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IRON MAIDEN’s BRUCE DICKINSON Says The Concept Of Multitasking Is ‘Absolute Rubbish’

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Friday, 14 September 2018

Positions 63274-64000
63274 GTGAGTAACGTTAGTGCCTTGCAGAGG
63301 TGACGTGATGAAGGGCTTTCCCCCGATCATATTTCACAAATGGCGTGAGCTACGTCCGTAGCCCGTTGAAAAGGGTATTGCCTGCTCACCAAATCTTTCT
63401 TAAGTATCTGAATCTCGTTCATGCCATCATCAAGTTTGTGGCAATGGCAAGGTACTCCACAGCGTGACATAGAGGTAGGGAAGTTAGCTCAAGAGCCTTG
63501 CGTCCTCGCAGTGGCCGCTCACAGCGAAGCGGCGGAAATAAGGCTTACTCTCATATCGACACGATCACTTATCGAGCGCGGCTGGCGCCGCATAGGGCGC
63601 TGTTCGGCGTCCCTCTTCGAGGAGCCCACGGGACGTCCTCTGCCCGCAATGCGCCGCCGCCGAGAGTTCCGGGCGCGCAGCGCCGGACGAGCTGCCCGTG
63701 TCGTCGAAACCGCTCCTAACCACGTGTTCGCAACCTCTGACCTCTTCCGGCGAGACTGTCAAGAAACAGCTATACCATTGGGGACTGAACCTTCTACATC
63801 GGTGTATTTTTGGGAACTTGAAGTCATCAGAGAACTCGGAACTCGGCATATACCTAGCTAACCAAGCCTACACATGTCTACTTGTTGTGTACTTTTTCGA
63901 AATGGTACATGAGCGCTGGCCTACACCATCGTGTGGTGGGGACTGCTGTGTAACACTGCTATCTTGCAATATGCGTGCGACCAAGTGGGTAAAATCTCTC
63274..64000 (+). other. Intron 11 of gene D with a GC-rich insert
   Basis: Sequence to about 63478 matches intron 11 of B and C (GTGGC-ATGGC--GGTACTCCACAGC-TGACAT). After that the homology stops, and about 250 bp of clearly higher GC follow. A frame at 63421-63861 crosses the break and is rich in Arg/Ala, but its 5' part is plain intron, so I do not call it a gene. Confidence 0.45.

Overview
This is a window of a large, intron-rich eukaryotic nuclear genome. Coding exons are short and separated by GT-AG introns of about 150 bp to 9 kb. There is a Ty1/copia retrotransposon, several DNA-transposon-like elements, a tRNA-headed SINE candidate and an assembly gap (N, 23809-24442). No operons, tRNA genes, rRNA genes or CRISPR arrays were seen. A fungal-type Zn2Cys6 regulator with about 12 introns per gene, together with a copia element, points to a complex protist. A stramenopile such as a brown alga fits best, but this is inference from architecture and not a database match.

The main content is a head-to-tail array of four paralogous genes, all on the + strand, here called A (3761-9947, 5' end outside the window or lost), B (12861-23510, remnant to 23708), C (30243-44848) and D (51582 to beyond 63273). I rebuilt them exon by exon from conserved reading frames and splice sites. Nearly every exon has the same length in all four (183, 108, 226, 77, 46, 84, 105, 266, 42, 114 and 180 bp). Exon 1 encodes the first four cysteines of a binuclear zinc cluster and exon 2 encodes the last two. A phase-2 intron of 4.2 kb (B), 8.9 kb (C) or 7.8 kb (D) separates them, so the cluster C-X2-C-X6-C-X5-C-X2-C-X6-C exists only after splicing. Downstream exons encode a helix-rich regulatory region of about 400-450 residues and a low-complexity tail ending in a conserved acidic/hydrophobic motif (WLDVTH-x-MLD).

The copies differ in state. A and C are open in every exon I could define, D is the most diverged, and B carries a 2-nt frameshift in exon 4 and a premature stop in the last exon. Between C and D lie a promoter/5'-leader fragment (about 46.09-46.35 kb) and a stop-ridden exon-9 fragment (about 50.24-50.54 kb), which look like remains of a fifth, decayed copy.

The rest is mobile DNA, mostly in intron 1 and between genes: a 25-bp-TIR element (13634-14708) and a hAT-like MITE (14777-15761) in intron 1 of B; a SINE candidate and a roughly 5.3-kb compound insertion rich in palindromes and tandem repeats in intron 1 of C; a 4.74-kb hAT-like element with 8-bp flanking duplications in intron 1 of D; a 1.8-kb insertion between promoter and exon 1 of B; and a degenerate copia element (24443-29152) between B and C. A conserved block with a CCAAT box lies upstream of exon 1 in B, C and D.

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IRON MAIDEN frontman Bruce Dickinson has called the concept of multitasking "absolute rubbish," explaining that people who can juggle lots of things at the same time are actually good at rapid task switching. The singer, who is also a world-class fencer, novelist, screenwriter, radio host, beer brewer, motivational speaker and commercial and private pilot, is making a string of speaking appearances on the back of his recently released autobiography, "What Does This Button Do?". On the tour, Dickinson is reading excerpts from his book, delivering slides and hosting a question-and-answer session in which fans can ask all the questions they have been dying to know about what it's like to front one of music's most iconic bands. During his September 11 spoken-word gig at Folketeateret in Oslo, Norway, Dickinson was asked by a fan for his advice on optimizing his schedule for motivation and focus. He responded (see video below): "Well, I actually try and do things one thing at a time, 'cause it's all I can manage. I've discovered that if I try to do two things at a time, like for example eating with a knife and fork whilst at the same time trying to play chess, one of them has to suffer inevitably. So as simple as it may sound, just do whatever it is you're doing — do that — and then do something else. "All this stuff about multitasking, it's rubbish — rubbish; absolute rubbish," he continued. "Women cannot multitask. Men cannot multitask. But some people are better at going from one thing to the other thing to the other thing to the other thing and back to the other thing and everything else like that. But if they're gonna be successful at that, they're gonna do one thing at a time and change rapidly from one to the other. That's not multitasking; that's figuring out how to change rapidly from one thing to the other." "What Does This Button Do?", landed at No. 10 on the New York Times "Hardcover Nonfiction" best sellers list. It was released in the U.S. last October via Dey Street Books (formerly It Books), an imprint of HarperCollins Publishers. Dickinson joined IRON MAIDEN in 1981, replacing Paul Di'Anno, and made his recording debut with the band on the 1982 album "The Number Of The Beast". He quit the band in 1993, pursuing several solo projects, and rejoined in 1999. Dickinson, who turned 60 last month, has several other interests beyond music. He is a licensed commercial pilot and owns an aviation company. He has written other books, done some acting and brewed beer. In 2015, he completed a round of chemotherapy for a tumor on the back of his tongue and was given a clean bill of health.

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